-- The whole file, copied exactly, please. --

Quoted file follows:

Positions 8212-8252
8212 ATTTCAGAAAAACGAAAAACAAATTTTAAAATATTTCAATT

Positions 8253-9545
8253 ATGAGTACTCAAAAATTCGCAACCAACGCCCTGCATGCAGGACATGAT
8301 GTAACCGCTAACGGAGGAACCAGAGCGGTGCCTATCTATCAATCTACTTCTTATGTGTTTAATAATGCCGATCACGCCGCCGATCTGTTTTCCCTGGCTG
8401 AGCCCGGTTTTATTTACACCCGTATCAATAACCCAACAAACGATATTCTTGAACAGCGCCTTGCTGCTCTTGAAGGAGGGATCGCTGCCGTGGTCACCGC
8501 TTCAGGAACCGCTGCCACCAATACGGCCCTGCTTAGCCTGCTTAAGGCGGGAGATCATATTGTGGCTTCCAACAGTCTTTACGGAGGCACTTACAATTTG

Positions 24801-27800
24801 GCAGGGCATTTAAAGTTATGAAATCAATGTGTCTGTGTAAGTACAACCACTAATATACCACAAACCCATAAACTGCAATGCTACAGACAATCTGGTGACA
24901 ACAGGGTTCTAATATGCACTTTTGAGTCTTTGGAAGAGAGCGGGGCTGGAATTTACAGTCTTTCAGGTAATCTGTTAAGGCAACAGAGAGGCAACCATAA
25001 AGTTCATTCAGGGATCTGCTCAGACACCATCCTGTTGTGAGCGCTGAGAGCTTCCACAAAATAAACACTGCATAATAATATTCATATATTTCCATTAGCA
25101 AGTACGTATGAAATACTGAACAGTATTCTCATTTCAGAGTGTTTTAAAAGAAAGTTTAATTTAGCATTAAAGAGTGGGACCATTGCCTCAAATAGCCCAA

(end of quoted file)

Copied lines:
Positions 8212-8252
8212 ATTTCAGAAAAACGAAAAACAAATTTTAAAATATTTCAATT

Positions 8253-9545
8253 ATGAGTACTCAAAAATTCGCAACCAACGCCCTGCATGCAGGACATGAT
8301 GTAACCGCTAACGGAGGAACCAGAGCGGTGCCTATCTATCAATCTACTTCTTATGTGTTTAATAATGCCGATCACGCCGCCGATCTGTTTTCCCTGGCTG
8401 AGCCCGGTTTTATTTACACCCGTATCAATAACCCAACAAACGATATTCTTGAACAGCGCCTTGCTGCTCTTGAAGGAGGGATCGCTGCCGTGGTCACCGC
8501 TTCAGGAACCGCTGCCACCAATACGGCCCTGCTTAGCCTGCTTAAGGCGGGAGATCATATTGTGGCTTCCAACAGTCTTTACGGAGGCACTTACAATTTG

Positions 24801-27800
24801 GCAGGGCATTTAAAGTTATGAAATCAATGTGTCTGTGTAAGTACAACCACTAATATACCACAAACCCATAAACTGCAATGCTACAGACAATCTGGTGACA
24901 ACAGGGTTCTAATATGCACTTTTGAGTCTTTGGAAGAGAGCGGGGCTGGAATTTACAGTCTTTCAGGTAATCTGTTAAGGCAACAGAGAGGCAACCATAA
25001 AGTTCATTCAGGGATCTGCTCAGACACCATCCTGTTGTGAGCGCTGAGAGCTTCCACAAAATAAACACTGCATAATAATATTCATATATTTCCATTAGCA
25101 AGTACGTATGAAATACTGAACAGTATTCTCATTTCAGAGTGTTTTAAAAGAAAGTTTAATTTAGCATTAAAGAGTGGGACCATTGCCTCAAATAGCCCAA